The Illusion of Complexity in Fitness
Written by Conor Sunderland on 17th August 2020
Dear reader, I have a potentially shocking piece of information for you: getting in shape is not complicated.

I am sure that many personal trainers and coaches would not want the general population to know this for obvious financial reasons. However, I am not sure if all trainers are actually aware of this fact. I will not attribute to nefariousness what I can attribute to incompetence. We all know of the stereotype of the out-of-shape personal trainer, it sticks out in our minds as it is such a contradiction. It is my belief that many personal trainers do not know what the minimum effective dose is in terms of training and certainly don't know how to get the most out of the least. They simply throw a lot of muck at the wall with clients in the hope that something will stick, leaving clients burnt out and demoralised. 

When I look at the fitness industry, the appalling irony is that most popular methods are ineffective for average people of average genetic endowment who do not have 15+ hours a week to dedicate to brutal training regimes. It doesn't have to be this way, however. I personally believe that 'less is more, and less is best'.

Here is the question you must answer to determine if your training is working: are you getting stronger on the compound movements? That's it. People often tell me of how they trained so hard and that they were so sore after, typically with a proud tone of voice. "Cool," I answer, "How much weight have you added to your bench press and deadlift?" The answer? Crickets...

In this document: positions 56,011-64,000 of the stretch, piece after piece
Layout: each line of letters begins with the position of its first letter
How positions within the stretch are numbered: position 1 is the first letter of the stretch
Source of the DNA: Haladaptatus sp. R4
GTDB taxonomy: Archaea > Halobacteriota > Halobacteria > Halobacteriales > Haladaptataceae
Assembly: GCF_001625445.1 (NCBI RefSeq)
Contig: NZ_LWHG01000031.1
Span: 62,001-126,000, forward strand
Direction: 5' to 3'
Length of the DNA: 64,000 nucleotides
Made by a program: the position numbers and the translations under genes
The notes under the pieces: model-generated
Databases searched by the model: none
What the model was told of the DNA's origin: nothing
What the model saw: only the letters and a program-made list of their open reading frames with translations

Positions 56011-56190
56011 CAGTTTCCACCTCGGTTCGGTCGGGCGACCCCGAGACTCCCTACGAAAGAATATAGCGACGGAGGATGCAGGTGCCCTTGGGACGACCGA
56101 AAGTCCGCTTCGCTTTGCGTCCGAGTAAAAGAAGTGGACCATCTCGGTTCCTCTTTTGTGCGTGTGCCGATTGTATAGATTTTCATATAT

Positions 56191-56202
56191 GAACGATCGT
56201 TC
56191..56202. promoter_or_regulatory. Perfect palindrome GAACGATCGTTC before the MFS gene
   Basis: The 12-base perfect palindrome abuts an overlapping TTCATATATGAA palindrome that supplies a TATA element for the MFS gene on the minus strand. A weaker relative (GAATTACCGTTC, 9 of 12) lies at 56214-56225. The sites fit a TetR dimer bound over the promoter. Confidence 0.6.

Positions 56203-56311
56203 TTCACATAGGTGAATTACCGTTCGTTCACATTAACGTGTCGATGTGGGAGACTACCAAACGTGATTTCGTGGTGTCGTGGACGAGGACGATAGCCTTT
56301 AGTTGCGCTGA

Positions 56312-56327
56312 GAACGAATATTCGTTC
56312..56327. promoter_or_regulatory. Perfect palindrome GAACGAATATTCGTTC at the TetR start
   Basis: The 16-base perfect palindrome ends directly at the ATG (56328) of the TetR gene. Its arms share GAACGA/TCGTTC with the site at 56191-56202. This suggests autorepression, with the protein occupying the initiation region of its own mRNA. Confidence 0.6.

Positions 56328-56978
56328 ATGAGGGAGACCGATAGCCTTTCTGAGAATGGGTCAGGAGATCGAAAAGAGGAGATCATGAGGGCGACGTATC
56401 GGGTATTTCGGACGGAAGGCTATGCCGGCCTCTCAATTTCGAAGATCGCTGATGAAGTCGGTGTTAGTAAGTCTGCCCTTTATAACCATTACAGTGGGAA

I am often confronted with the sight of people doing overly-complicated and sometimes straight up dangerous 'functional' exercises involving medicine balls and TRX equipment in commercial gyms. That may be useful if your goal is to be a Wing Chun master training ninjas in the Himalayan mountains, but it is unnecessary if your goal is to simply improve your body composition.

People are often baffled when I say that I get stronger every single workout and that I'm never sore. Really, this is the case. Exercise isn't about beating the body up and stirring up a load of dust in your wake in the hopes that something will happen, it is about finding what exactly you need to do to get stronger - and doing that. This should really be 2 or 3 40 minute sessions per week. 

Get in the gym, hit it hard and hit it right, then run out of there like you stole something.

I believe in an abbreviated strength-focused style of training 2 or 3 times per week. When done right you will get into a state of 'flow' and will be addicted to training...

Contrast this no-nonsense approach to the illusory complexity attendant on typical training regimens, and the results will speak for themselves.

If you are interested in coaching you can book a free consult and find out how best to achieve your goals and cut through the complexity today.
Thanks for reading - Conor. 

Conor Sunderland

Conor Sunderland helps business owners shed body fat and gain lean muscle with his proven Stronglife System.
He is an expert at helping people transform their bodies using insanely enjoyable training methods and recipes that make it feel like you're not even dieting, all to fit a hectic lifestyle.
If you're interested in transforming your own body and life then definitely reach out and request a free consult today.
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